Monitoring containers

Each container has a liveness and readiness probe defined. Typically those are HTTP endpoints called by Kubernetes to check if container is healthy. K8s calls the endpoints periodically, e.g. every 10 seconds depending on configuration. When liveness probe fails container is restarted. When readiness probe fails traffic is not anymore routed to this instance. Health check endpoints must be implemented in every service. Simple liveness endpoint could be just returning status code 200. Readiness endpoint could additionally check things like database connection, cache readiness or amount of currently used resources to check if service is really ready to process new requests. When readiness endpoint detects a problem that could be solved by restarting the container, it could potentially switch a variable to force liveness endpoint to fail causing a restart.


An application targeting Kubernetes is configured in a set of yaml files for deployments, services etc. Those sets of yaml files can grow pretty complex. We also need some versioning tool for them. A common approach is to package all k8s files into a Helm package called a chart. What is being deployed to k8s cluster is a chart.

Cloud native applications

Kubernetes is an operating system for cloud native applications. Cloud native applications are usually designed in microservices architecture and aim to be cloud-agnostic – can run in many public clouds or in a private/hybrid cloud. There is already a lot of predefined Helm charts available in public repositories if you’d like to pull scalable k8s setup e.g. for Cassandra or Prometheus in your cloud-native setup.


What matters in creating software?

What are the most important things when building software? Is it architecture? Frameworks? Process? No. Those are only tools.

What really matters is the fact of delivering useful solution. Usefulness defined in terms of number of users or revenue. Useful solutions are not delivered too late or too early – they are delivered on time. Useful solutions are not too slow or too buggy – they have acceptable performance and are reliable.

What also matters is the satisfaction of the team after building the solution. It could be that kind of satisfaction which painter has when working on a painting – satisfaction during the process. There can be also some pain in the process but that would be another type of satisfaction – the one that athlete has after finishing a marathon. It was painful but feels so good after the finish. It could be also like a satisfaction of a cook who has just discovered new spices and learned something useful for the future.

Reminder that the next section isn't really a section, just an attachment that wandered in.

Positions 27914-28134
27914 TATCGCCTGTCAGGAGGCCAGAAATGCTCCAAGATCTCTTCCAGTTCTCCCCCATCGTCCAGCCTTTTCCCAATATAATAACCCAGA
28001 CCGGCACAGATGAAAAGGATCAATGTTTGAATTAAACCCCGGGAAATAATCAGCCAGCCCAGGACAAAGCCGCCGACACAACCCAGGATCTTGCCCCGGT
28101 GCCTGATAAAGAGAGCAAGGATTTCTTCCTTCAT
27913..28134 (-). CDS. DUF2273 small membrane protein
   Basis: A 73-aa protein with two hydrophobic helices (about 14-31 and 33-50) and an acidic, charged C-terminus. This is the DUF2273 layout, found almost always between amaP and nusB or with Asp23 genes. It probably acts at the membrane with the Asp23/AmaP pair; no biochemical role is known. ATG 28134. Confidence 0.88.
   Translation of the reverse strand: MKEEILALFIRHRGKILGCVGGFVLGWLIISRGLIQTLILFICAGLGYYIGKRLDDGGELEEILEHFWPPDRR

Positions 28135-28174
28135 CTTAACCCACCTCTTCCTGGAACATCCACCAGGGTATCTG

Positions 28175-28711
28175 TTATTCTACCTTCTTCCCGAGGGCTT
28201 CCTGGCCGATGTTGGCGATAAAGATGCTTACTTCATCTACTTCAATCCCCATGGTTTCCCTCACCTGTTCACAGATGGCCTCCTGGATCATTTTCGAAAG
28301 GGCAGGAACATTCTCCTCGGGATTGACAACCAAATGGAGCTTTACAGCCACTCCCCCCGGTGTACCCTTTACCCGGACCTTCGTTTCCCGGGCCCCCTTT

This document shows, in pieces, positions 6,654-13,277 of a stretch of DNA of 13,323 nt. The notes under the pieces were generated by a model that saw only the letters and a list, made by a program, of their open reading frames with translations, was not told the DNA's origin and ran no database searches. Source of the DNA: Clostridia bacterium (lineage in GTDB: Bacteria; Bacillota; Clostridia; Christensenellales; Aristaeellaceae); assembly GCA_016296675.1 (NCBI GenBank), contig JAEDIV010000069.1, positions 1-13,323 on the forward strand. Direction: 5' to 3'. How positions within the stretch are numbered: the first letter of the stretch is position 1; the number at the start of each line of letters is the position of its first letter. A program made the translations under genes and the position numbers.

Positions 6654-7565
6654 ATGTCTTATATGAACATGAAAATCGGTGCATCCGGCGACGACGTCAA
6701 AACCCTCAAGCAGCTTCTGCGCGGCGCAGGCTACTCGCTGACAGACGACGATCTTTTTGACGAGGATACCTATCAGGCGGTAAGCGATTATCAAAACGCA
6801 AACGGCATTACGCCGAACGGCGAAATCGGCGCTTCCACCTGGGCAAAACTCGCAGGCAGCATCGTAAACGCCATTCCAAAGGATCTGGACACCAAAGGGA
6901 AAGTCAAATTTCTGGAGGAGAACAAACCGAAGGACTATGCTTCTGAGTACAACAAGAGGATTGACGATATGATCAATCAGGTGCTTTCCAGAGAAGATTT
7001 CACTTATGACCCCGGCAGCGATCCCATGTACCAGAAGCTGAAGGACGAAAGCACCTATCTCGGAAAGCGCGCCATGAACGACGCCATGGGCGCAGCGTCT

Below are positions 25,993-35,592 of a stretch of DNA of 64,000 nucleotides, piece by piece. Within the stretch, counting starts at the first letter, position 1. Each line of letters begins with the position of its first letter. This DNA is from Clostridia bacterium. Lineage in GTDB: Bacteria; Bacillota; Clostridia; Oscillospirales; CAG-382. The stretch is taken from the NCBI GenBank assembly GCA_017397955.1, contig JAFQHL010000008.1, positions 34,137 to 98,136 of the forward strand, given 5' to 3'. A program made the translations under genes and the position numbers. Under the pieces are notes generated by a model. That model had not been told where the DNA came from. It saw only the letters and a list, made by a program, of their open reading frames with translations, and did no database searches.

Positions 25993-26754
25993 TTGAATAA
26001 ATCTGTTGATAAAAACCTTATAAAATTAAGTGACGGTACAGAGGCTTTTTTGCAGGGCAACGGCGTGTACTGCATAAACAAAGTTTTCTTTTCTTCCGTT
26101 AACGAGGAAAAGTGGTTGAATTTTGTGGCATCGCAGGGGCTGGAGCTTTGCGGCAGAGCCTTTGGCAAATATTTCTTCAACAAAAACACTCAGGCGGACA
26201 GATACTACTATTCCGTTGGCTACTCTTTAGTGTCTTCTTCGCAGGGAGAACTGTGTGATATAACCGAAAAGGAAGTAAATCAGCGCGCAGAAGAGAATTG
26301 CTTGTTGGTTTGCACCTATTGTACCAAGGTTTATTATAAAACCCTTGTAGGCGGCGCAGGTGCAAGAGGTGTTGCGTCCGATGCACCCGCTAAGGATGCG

Studying architecture or frameworks is also important, because it makes us efficient and more likely to deliver useful solutions. But the goal is not to learn, the goal is to apply the knowledge and make things happen.

Employee development plan

I was recently participating in managers workshop at my current company Mash. One of the learnings was about employee development plans. Please find below the key points that in my opinion should be always considered when crating development plans.

Not everyone needs a development plan

Many employees may feel good at they current position. It is not always appropriate to push for more. People may want to specialize at their current role and may be doing a great job in this role. Managers should not be pushing for “next” levels. Especially if it requires to change focus to other things. Not everyone who is a great engineer would be a great team leader or great designer. Adding new responsibilities may affect ability to continue the great work that given person is currently doing.

There are moments in career that people may actually want to change something and this is a proper moment to have a development plan which would support employee in reaching next personal goals. But it most cases it is far more important for employee to be able to fully engage in the current role. Development plans should be not a replacement for that.

Where the development happens?

If everything is working well in our workplace, here is where learning happens:

  • 70% of the learning comes from everyday tasks
  • 20% from colleagues (peers or mentors/leaders)
  • 10% from external sources like formal training, conferences or books – that are  great ways to get some initial knowledge but what makes an expert is practice and solving real problems, not reading articles.

This division should be also considered when designing development plan. Employee may spend many days at conferences but if everyday work is not giving opportunities to develop and use that knowledge – then development activities are far from being effective.

Who needs a development plan?

When preparing development plans, first think about poor performers. They may need extra attention to help them reaching expectations. Employees may perform below expectations because they did not have enough internal training and knowledge sharing to be able to carry on assigned tasks. If all the necessary knowledge sharing was done and there is still no improvement, then employee improvement plan should be discussed instead of development plan.

Also remember about your “rocks stars”. They usually also need extra attention to make sure that they have enough challenges to grow even bigger.

The most important is to listen to your team members to know what they really need. Development plans should be an outcome of real needs and expectations. As all other things in teamwork – it should not be based on assumptions.

DNA – week one

What is DNA?

DNA comes from Polish name “Droga Nowoczesnego Architekta” – it means: “The road of modern architect”. English abbreviation would be “TROMA”. This one of very little examples where Polish is simpler than English 😉